Unfortunately, one thing I didn’t research before leaving for Lisbon, or even just before I went to Sintra, was how to get to Peña Palace from Sintra station. This proved to be a very costly mistake, which I soon realised when the 50-minute walking route that Google Maps suggested I should take turned into a 1 hr 40-minute uphill slog into the high heavens. What made matters worse was that because I was walking along the side of a road for most of the journey I had to walk to the top of Peña Palace whilst watching countless tuk-tuks and coaches full of excited tourists make their way to the top of Peña Palace much quicker than I could ever hope to get there on foot.

Once I finally made it to the top I was so happy that I sat down for a good 15 minutes just to take in my accomplishment. I also ate my travesserio which was much needed after my long walk to the summit of Peña Palace #startedfromthebottomnowimhere

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Once I got to the entrance I was taken aback by the sheer beauty of Peña Palace; it was even more beautiful in person than it was in all the pictures I had seen and the videos I had watched. I took my time whilst walking around the exterior of the palace to ensure that I gave the entire building a good look.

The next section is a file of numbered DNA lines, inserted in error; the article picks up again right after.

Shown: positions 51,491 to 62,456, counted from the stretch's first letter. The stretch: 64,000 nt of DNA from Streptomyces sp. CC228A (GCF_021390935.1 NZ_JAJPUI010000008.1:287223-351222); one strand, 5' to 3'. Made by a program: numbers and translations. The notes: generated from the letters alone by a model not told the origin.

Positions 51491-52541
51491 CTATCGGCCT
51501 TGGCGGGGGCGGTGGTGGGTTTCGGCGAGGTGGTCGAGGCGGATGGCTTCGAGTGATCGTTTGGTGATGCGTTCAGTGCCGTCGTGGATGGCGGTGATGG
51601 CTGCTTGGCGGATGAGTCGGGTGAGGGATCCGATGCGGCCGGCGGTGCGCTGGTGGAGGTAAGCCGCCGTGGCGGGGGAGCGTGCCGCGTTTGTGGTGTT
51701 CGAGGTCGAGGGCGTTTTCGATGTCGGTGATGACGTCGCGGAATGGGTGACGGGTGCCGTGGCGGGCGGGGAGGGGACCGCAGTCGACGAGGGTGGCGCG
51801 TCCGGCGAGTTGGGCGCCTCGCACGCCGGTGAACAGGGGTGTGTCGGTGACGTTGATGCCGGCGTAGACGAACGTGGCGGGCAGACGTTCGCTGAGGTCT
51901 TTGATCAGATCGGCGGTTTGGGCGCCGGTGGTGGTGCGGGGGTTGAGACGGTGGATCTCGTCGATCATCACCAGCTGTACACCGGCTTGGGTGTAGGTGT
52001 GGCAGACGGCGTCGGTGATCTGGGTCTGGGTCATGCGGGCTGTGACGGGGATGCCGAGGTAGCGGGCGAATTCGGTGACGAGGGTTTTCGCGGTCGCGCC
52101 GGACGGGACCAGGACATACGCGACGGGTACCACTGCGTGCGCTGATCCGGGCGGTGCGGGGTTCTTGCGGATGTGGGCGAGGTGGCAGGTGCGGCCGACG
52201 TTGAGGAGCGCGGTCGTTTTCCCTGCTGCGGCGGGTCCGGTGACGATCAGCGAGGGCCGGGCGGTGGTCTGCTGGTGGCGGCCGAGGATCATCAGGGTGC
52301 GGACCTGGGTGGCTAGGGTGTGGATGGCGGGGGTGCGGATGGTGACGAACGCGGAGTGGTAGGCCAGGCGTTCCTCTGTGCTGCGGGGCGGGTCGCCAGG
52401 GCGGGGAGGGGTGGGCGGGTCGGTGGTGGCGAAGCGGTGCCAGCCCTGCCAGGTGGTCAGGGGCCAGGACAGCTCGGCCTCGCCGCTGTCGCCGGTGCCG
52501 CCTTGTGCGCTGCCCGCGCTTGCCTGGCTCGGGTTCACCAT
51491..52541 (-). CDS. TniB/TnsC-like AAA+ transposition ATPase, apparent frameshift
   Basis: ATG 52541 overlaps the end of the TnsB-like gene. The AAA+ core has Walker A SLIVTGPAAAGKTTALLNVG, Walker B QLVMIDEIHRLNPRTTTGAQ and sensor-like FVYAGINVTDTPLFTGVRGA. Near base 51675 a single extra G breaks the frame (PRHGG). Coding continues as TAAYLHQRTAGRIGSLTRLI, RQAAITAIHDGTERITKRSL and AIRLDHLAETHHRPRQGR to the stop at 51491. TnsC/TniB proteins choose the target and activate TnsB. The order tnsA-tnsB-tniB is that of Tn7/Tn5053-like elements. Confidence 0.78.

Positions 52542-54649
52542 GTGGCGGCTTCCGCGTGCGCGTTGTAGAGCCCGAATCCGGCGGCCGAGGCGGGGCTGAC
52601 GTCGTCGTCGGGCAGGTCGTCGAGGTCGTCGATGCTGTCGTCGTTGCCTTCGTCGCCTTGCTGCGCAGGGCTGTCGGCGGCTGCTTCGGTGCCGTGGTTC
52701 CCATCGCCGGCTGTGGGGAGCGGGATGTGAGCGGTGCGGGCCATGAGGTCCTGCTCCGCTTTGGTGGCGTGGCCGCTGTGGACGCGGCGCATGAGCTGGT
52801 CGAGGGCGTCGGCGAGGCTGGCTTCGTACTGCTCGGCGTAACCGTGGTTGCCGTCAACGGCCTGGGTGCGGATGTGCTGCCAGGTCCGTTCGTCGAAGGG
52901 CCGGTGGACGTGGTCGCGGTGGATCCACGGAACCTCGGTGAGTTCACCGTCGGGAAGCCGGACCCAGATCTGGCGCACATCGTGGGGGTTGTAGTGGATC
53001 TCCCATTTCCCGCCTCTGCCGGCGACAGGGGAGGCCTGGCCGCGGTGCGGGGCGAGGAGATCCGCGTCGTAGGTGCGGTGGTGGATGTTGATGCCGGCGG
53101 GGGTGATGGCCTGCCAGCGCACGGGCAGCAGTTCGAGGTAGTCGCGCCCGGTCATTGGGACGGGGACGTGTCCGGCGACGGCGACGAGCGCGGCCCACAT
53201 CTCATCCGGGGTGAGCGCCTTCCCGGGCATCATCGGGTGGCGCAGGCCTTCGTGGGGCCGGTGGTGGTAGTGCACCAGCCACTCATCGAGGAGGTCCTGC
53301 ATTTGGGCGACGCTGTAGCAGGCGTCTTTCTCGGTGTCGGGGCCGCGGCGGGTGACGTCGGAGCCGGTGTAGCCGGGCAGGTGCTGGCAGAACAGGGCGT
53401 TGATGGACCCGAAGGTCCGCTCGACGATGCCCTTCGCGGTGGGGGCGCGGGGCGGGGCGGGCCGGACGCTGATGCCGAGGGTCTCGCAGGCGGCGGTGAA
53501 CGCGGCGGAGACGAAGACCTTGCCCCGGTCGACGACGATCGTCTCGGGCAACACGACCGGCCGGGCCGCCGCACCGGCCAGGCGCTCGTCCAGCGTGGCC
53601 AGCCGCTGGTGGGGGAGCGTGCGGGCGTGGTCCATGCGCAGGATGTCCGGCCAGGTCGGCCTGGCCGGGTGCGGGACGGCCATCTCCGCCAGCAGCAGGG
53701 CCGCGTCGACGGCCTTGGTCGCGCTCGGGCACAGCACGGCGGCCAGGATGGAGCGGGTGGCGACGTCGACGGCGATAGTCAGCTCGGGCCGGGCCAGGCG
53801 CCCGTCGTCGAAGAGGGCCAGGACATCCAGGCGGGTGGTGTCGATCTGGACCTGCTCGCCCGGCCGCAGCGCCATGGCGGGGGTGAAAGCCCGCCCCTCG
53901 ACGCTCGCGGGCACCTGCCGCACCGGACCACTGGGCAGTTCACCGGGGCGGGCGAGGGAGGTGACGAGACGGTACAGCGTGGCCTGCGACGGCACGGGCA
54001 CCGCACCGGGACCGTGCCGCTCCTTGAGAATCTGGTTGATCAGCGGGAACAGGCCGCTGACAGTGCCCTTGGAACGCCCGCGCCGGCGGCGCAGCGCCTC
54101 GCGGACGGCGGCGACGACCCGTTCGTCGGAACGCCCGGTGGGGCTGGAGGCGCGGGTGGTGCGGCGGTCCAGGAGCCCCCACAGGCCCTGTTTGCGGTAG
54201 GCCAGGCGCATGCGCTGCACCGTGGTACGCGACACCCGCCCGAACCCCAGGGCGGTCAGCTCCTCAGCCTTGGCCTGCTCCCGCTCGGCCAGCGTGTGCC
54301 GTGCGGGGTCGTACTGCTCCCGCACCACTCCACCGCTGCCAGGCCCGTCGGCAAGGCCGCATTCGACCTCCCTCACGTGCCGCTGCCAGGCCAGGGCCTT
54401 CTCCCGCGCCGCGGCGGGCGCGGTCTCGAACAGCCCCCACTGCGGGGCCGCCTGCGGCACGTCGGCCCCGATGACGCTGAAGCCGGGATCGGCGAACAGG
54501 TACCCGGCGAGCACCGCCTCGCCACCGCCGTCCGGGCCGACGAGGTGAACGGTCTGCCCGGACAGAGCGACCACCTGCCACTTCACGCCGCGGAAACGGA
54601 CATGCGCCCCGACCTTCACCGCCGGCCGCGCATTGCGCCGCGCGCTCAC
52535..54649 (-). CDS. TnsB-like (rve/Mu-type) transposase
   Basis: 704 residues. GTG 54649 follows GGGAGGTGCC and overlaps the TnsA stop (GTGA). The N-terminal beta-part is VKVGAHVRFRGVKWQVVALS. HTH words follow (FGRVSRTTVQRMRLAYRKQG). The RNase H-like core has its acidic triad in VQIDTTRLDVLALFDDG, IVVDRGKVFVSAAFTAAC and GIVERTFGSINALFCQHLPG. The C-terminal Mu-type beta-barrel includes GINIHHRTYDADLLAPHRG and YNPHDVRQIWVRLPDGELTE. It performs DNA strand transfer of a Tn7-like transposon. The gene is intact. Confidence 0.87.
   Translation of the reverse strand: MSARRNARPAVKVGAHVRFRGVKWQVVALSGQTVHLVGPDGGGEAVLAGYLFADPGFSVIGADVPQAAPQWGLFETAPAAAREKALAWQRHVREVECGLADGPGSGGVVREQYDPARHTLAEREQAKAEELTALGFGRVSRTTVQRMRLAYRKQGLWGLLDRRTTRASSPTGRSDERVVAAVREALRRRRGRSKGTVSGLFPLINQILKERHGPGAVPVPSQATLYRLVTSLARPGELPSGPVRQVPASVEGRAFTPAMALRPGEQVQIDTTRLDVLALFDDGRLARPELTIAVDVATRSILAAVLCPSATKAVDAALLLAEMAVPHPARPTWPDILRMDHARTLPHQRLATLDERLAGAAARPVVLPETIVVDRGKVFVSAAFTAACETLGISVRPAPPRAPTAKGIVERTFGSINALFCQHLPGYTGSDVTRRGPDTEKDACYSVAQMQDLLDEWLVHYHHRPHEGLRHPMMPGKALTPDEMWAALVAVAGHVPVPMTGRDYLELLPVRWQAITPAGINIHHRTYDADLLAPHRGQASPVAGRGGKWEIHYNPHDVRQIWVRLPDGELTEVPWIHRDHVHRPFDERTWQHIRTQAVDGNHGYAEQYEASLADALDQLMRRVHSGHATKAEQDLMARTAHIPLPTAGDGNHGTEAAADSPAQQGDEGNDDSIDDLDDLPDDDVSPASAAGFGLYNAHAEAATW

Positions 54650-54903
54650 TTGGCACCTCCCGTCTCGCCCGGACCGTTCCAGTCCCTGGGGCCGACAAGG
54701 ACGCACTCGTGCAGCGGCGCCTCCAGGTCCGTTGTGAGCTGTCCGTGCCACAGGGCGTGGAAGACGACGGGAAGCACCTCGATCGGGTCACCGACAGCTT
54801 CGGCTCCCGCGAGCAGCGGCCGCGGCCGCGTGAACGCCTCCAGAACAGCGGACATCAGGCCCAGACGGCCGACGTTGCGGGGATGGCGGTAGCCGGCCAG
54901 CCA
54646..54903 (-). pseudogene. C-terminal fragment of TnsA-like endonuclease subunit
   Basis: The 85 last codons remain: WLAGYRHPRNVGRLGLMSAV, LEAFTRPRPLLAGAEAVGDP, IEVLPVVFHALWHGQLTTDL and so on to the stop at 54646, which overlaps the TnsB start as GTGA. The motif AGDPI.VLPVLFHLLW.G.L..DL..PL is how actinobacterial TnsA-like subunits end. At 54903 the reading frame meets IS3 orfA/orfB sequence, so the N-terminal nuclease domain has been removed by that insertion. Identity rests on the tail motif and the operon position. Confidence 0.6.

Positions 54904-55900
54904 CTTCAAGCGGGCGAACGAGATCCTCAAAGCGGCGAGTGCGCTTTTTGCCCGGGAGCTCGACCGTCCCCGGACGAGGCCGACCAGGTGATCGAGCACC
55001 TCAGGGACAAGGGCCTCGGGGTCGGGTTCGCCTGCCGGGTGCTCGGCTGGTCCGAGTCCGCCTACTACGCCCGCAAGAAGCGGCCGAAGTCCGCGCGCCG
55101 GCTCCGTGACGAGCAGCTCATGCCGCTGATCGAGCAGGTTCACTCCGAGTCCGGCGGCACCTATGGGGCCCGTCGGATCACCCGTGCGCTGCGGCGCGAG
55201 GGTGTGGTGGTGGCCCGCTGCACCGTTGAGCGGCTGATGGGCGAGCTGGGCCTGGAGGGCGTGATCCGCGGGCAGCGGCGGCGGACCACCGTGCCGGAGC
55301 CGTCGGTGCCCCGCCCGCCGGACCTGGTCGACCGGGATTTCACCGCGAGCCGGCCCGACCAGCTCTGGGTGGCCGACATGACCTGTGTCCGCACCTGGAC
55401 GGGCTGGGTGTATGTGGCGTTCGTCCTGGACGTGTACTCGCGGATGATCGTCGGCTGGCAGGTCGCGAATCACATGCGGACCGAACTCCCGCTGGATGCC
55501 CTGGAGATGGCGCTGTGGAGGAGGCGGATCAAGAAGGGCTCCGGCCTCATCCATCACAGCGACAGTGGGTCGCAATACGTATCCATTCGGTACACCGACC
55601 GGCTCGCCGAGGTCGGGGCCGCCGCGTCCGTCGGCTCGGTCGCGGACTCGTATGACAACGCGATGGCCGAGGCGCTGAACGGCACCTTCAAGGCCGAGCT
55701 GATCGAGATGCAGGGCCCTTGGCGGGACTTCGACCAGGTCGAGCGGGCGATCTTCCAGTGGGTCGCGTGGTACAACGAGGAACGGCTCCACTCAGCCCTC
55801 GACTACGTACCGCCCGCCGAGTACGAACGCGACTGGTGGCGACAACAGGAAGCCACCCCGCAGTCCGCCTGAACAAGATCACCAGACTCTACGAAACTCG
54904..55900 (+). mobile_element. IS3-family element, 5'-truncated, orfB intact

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One thing that I would say, however, is that the interior of the palace was comparatively underwhelming. After queuing up to enter I joined an extremely slow-moving procession of people through several dark and dreary rooms before entering a few slightly more ornate and bejewelled spaces. The exterior of the palace was definitely the highlight of my trip here.

After I looked through the gift shop I left the palace grounds and then proceeded to ask an attendant what bus I could take to get to Sintra train station. She advised me to take the 434 which I did without question. The bus journey only cost me 3.90 euros and took approximately 15 minutes to get to the station which I was incredibly pleased about. We live and learn.